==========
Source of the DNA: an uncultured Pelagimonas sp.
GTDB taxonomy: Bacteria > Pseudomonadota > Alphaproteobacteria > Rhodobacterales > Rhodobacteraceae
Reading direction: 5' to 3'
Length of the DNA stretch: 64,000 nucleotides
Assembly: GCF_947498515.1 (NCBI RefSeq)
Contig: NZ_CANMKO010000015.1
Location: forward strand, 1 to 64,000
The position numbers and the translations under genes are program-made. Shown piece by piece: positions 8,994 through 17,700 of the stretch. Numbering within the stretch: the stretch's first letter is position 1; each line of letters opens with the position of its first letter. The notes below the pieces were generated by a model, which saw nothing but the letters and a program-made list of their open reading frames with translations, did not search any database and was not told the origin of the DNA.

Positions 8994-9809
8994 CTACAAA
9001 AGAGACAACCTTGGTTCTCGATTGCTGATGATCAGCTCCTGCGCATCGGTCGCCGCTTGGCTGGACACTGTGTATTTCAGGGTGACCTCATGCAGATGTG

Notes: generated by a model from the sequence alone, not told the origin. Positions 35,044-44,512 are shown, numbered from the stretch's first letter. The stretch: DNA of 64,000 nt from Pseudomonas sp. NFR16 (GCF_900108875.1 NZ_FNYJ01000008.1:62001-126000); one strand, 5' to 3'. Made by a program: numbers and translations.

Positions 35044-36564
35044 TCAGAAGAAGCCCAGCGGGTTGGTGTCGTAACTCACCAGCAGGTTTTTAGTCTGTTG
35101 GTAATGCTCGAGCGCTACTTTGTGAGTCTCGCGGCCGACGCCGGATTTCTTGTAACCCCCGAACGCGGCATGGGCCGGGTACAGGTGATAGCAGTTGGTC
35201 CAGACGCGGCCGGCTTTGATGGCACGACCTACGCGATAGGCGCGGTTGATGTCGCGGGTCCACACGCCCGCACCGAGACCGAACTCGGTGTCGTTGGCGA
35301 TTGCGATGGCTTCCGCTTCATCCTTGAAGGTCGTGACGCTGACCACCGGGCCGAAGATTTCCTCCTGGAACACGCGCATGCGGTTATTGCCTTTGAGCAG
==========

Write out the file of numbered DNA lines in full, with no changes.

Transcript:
Source of the DNA: an uncultured Pelagimonas sp.
GTDB taxonomy: Bacteria > Pseudomonadota > Alphaproteobacteria > Rhodobacterales > Rhodobacteraceae
Reading direction: 5' to 3'
Length of the DNA stretch: 64,000 nucleotides
Assembly: GCF_947498515.1 (NCBI RefSeq)
Contig: NZ_CANMKO010000015.1
Location: forward strand, 1 to 64,000
The position numbers and the translations under genes are program-made. Shown piece by piece: positions 8,994 through 17,700 of the stretch. Numbering within the stretch: the stretch's first letter is position 1; each line of letters opens with the position of its first letter. The notes below the pieces were generated by a model, which saw nothing but the letters and a program-made list of their open reading frames with translations, did not search any database and was not told the origin of the DNA.

Positions 8994-9809
8994 CTACAAA
9001 AGAGACAACCTTGGTTCTCGATTGCTGATGATCAGCTCCTGCGCATCGGTCGCCGCTTGGCTGGACACTGTGTATTTCAGGGTGACCTCATGCAGATGTG

Notes: generated by a model from the sequence alone, not told the origin. Positions 35,044-44,512 are shown, numbered from the stretch's first letter. The stretch: DNA of 64,000 nt from Pseudomonas sp. NFR16 (GCF_900108875.1 NZ_FNYJ01000008.1:62001-126000); one strand, 5' to 3'. Made by a program: numbers and translations.

Positions 35044-36564
35044 TCAGAAGAAGCCCAGCGGGTTGGTGTCGTAACTCACCAGCAGGTTTTTAGTCTGTTG
35101 GTAATGCTCGAGCGCTACTTTGTGAGTCTCGCGGCCGACGCCGGATTTCTTGTAACCCCCGAACGCGGCATGGGCCGGGTACAGGTGATAGCAGTTGGTC
35201 CAGACGCGGCCGGCTTTGATGGCACGACCTACGCGATAGGCGCGGTTGATGTCGCGGGTCCACACGCCCGCACCGAGACCGAACTCGGTGTCGTTGGCGA
35301 TTGCGATGGCTTCCGCTTCATCCTTGAAGGTCGTGACGCTGACCACCGGGCCGAAGATTTCCTCCTGGAACACGCGCATGCGGTTATTGCCTTTGAGCAG